Rysa Walker is joining us today to talk about her novel Now, Then, and Everywhen. Here’s the publisher’s description:
When two time-traveling historians cross paths during one of the most tumultuous decades of the twentieth century, history goes helter-skelter. But which one broke the timeline?
In 2136 Madison Grace uncovers a key to the origins of CHRONOS, a time-travel agency with ties to her family’s mysterious past. Just as she is starting to jump through history, she returns to her timeline to find millions of lives erased—and only the people inside her house realize anything has changed.
In 2304 CHRONOS historian Tyson Reyes is assigned to observe the crucial events that played out in America’s civil rights movement. But a massive time shift occurs while he’s in 1965, and suddenly the history he sees isn’t the history he knows.
As Madi’s and Tyson’s journeys collide, they must prevent the past from being erased forever. But strange forces are at work. Are Madi and Tyson in control or merely pawns in someone else’s game?
What’s Rysa’s favorite bit?
Selecting a favorite bit from Now, Then & Everywhen wasn’t easy. My first inclination was the music—any book that required me to listen to the Beatles as legitimate research gets a thumbs up. Digging into obscure history from the mid-1960s South was also a high (and occasionally, low) point of writing this book, since my previous time-travel forays focused primarily on earlier historical eras.
But in the end, I picked a character we never meet directly in this book—James Lawrence Coleman, an extraordinarily prolific and eclectic author from the late 21st century. I’m pretty sure the reason this character sticks with me is that he caused me to question one of my core beliefs.
I am descended from several generations of police officers. In most respects, the law enforcement gene skipped me. This was evidenced not just by my academic career, but also by the Question Authority bumper-sticker on my car. Shortly after I began teaching, however, I discovered that on the issue of plagiarism, I possessed a zero-tolerance, Just-Say-No fervor. If I suspected a paper was lifted, in whole or in part, from another source, I went into forensic mode, determined to track down the evidence.
Having worked my way through graduate school as a single mom, I was far from authoritarian about due dates and forgiving when students needed some leniency. Ask for an extension, I told them. Turn it in late, and deal with a few points off. There was no excuse, however, for plagiarism. None. I posted a picture of the Klingon devil in my online syllabus, noting that any hint of plagiarism caused me to morph into that creature. Many failed to heed my warning and faced the wrath of Fek’lhr.
When writing this first book in the CHRONOS Origins series, however, I was confronted with a plagiarist I couldn’t fault. In fact, I had to admit that in his place, I’d almost certainly have done the same thing.
Imagine your favorite book by your favorite author. The book that had the greatest impact on your life. The one you curl up inside when the real world sucks.
Now imagine you are the only person in possession of that book. In the universe where you now find yourself, it was never written. Maybe the author was never born. Maybe the manuscript landed on a different agent or publisher’s desk, and the author, despondent at a stack of rejections, stashed the manuscript in a desk drawer or torched it in the fireplace, and never looked back.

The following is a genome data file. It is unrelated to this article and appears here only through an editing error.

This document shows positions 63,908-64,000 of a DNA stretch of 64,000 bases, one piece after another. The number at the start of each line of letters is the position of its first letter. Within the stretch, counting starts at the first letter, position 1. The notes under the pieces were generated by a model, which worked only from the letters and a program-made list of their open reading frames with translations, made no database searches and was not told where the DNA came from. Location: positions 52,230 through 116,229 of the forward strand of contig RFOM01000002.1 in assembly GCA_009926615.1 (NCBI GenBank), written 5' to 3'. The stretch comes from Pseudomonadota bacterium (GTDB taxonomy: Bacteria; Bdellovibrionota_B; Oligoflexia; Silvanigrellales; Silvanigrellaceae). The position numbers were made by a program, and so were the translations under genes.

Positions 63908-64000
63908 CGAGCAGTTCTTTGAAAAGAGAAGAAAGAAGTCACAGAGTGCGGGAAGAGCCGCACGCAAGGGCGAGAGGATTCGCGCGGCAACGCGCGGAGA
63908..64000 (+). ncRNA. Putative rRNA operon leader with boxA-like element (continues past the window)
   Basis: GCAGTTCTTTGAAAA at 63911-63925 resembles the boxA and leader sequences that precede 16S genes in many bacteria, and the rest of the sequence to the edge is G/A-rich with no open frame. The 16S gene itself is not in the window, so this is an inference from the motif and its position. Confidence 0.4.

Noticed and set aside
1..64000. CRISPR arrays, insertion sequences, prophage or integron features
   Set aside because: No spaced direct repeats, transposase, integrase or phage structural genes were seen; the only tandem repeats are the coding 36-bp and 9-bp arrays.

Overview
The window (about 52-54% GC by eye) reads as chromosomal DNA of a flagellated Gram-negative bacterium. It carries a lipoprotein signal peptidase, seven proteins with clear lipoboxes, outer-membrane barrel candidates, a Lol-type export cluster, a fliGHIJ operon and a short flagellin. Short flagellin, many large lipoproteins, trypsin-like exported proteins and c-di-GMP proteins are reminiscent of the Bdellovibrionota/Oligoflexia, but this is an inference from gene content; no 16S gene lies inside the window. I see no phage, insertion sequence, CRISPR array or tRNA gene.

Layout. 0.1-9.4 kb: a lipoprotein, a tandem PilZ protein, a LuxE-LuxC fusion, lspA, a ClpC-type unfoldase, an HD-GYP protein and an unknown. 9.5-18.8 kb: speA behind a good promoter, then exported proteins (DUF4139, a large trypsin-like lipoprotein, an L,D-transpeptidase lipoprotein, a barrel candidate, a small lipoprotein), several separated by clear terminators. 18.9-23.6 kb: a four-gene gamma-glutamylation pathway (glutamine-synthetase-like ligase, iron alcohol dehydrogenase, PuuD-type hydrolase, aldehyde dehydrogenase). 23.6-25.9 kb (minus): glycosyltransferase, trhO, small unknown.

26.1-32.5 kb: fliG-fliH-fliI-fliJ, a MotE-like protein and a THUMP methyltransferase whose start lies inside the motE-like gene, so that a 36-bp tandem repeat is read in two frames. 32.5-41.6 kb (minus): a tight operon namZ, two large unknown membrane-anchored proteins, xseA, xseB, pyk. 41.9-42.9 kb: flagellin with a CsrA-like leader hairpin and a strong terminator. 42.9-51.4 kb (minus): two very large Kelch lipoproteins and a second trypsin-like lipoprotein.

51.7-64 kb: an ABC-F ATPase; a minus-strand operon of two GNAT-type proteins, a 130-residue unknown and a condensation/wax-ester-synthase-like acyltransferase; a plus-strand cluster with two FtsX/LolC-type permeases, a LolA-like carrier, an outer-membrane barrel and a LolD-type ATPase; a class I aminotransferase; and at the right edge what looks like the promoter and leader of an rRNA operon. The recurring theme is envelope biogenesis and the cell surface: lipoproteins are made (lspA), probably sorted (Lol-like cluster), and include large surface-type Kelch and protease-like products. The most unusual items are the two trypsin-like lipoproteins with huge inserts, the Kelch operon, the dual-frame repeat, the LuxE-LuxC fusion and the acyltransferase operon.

Add to this the fact that you have, in your possession, hundreds of these books in a library that contains not just works from your own corner of the multiverse, but those from several other timelines. You also have history books in this library showing the way things might have gone—and in some cases, might still go, if leaders chose a wiser path. Science books, too, with discoveries that might be delayed or never made at all without the core component in that volume.
James Lawrence Coleman inherited just such a library from his mother, who salvaged a thumb drive with many of the books her own grandmother collected from a half-dozen timelines. All those stories, all those histories, all that knowledge…and since he couldn’t acknowledge the works were from other timelines, the only way to share was to publish them.
I hope that I’d be able to resist the temptation to publish them under my own name. My inclination would be to spin off a few dozen pen names rather than straining credulity by claiming to write thousands of books. I’d definitely be more diligent in determining whether the real author might still exist. But like Coleman, I’m certain I wouldn’t be able to resist sharing the works of Shirley Jackson, Ray Bradbury, or J. K. Rowling, to name but a few. The Princess Bride, A People’s History of the United States, The Stand, and Flowers for Algernon would not be restricted to my shelves alone—even if I had to resort to a little plagiarism in order to share them with the world.
But my dreams would probably be haunted by Fek’lhr.
Rysa Walker is the author of the bestselling CHRONOS Files series. Timebound, the first book in the series, was the Young Adult and Grand Prize winner in the 2013 Amazon Breakthrough Novel Awards. The CHRONOS Files has sold nearly half a million copies since 2013 and has been translated into fourteen languages. In addition to speculative fiction, Walker writes mysteries as C. Rysa Walker, occasionally in collaboration with author Caleb Amsel. Rysa currently resides in North Carolina with her husband, two youngest sons, and a hyperactive golden retriever. When not working on the next installment in her CHRONOS Files universe, she watches shows where travelers boldly go to galaxies far away, or reads about magical creatures and superheroes from alternate timelines.
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